He may have led a noble life, and could be fondly remembered by his friends and family. Going once. Going twice. . .

Saturday, December 18, 2004

One tough BITCH.

I had a ward named Ali.
She was a loving and intelligent Jack Russell terrier that loved, as the package had forewarned me, "Love my Liver Bits" from a pet boutique on the Danforth.
Sadly, I had to surrender her to the Toronto Humane Society because life as my dog, though luxurious in treats, is want for adequate together time.
But before we went our separate ways, Ali, my fiance, and I had an exchange with an old woman who no doubt drown her children in the bath basin; in their stead, she now rolls a Pekinese with a goiter around in a child's pram, while a much perkier version of the same races about leashless.
The goiter dog is pathetic. It's goiter rivals the dog's snout in length, and it's owner's demeanor in awfulness. Funnily enough, the dog is the same colour as iodine. The Pekinese on the loose is entirely useless, ripe with an eager curiosity Ali, on this particular night, attempted to cure her of.

Ali was attacked by a Pit Bull during her time on the street, which has left an indelible mark on her. She loathes other dogs (apart from my parent's toy poodle, a dandy named Kelsey, whom she adores--though he could never love her back, for his heart belongs to a lifelike monkey puppet he enjoys sinful entry with in our laundry room in Lucan). You can imagine where I'm going with a story who's principle players are a dog that hates other dogs, a dog which is not on a leash, and an old lady you already know me to hate.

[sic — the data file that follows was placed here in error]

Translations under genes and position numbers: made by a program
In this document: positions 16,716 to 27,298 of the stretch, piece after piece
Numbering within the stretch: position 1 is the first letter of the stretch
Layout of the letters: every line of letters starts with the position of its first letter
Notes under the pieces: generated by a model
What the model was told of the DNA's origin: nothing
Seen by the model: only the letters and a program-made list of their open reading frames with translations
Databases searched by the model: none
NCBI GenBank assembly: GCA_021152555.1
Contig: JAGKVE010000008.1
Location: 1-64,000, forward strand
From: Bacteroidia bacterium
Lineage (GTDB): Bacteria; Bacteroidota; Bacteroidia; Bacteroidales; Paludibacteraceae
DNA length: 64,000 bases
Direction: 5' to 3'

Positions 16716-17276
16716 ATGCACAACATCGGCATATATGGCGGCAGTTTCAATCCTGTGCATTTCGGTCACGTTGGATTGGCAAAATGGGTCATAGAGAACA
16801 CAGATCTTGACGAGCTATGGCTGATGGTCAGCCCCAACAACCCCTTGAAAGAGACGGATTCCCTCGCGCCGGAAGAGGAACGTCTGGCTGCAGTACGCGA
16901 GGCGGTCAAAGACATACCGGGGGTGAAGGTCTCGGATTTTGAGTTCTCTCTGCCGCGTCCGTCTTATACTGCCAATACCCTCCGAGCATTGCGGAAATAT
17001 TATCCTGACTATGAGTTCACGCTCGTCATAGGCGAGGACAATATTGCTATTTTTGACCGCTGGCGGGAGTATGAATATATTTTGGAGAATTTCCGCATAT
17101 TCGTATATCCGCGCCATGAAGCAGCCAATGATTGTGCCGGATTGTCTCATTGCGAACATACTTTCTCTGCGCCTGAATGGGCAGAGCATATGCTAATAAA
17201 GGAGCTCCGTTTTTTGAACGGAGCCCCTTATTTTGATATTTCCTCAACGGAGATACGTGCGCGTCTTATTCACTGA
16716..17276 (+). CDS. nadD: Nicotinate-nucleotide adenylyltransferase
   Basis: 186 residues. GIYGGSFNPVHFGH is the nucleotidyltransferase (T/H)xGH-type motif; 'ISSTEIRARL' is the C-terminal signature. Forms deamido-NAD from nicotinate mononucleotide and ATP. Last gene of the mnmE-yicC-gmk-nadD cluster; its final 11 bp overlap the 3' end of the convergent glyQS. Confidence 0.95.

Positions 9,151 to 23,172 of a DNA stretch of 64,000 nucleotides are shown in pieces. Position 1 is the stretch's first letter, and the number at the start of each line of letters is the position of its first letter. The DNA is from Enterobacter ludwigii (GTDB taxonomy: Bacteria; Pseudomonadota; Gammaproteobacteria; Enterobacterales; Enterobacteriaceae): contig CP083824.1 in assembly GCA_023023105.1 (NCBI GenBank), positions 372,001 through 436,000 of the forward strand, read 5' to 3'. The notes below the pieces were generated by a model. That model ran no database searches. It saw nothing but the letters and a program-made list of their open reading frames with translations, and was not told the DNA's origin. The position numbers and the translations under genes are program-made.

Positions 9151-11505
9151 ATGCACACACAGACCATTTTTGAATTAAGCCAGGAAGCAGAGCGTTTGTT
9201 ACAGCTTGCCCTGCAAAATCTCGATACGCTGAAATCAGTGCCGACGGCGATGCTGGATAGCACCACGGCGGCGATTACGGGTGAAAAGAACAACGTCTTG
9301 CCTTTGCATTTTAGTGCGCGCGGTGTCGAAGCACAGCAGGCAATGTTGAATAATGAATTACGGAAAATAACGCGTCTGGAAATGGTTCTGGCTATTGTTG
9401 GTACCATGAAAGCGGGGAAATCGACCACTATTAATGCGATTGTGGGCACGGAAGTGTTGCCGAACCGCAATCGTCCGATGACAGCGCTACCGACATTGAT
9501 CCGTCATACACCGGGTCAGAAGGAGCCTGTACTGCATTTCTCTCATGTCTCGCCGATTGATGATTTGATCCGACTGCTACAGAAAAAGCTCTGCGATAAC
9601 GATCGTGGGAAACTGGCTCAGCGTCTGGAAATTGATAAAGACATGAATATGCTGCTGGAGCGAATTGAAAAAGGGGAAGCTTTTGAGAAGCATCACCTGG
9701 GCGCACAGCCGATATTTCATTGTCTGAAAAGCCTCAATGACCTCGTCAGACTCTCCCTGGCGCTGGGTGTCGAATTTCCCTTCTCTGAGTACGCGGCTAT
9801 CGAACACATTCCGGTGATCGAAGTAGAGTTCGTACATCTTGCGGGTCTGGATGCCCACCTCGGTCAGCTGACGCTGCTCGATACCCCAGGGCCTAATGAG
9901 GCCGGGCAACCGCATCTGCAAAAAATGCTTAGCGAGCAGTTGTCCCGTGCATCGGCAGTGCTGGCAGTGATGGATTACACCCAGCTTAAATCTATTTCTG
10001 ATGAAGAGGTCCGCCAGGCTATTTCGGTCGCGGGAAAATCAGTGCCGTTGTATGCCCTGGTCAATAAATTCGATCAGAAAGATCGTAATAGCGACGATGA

So Ali is biting this freewheelin' Pekinese on the face, and my fiance is telling the old hag "My dog is not friendly!" (no kidding) Ali is literally, as Erika describes it, chopping on the Pekinese's face; the Pekinese is pulling one of those, "Sorry? Come again? Jeez, that hurts!". The old lady shows surprising pluck, and says "Your dog is a bitch!"

To which I exclaim:

B- "Excuse me? Did you just call my dog a name?"
A- "Well, she's a female, isn't she?"
B- "Oh! Come! On! We're not swearing behind mom's back right now! A female dog's a "bitch", a "bastard" is the son of an unwed mother, and "fuck" is seal in French; but trust me: rarely do I use them in their intended context! You called her a name! That's ridiculous!! That's pathetic!"

She began to walk away, muttering to herself, sickly dog before her, wounded dog behind.

B- "Come on now! Shame! On! You! How old are you--calling a dog names!! You should be ashamed of yourself! Shame! Shame! I hope everyone in the neighbourhood heard how shameful you behaved! Calling a poor, defenseless dog names!"
E- "It's illegal to have your dog off of a leash! (to Ali) Good for you! You bit that dog very well! Good girl!"

I continued to question the old lady's nobility, language skills, and general character loudly until my lungs were empty. It felt so good to feel so right! I mean, who calls someone else's pet a name simply out of malice?

I don't go over to my brother and sister-in-law's house and say, "You stupid fucking goldfish. Swimming in your own piss like a bunch of fucking idiots!" I don't.

And if I did, and I was caught maligning the fish for no reason, I certainly wouldn't say, "What? They're not 'Ryukin Goldfish'? I thought they were."

Out Smart-ed!

I am now part of the elite "Smart Nation".

I may travel safely at highway speeds, can fit two fifty litre kegs and two twelve pack suitcases of Steam Whistle Pilsner in the rear area, and love to drive it.

I feel extremely safe cocooned amidst four airbags and an F-1 racing-type tubular steel body.

Having said that, I will no doubt say it again and again and again over the course of my relationship with Bam-Bam, my beloved Smart Cabriolet.
I will, however, caution folks who are skeptical of Bam-Bam's ability to protect me (either by way of his several special braking systems and tubular steel, or by rolling over those who mock and defy us like a turbo-charged dwarf elephant). The last man who defamed Bam-Bam designed his own moronic fate.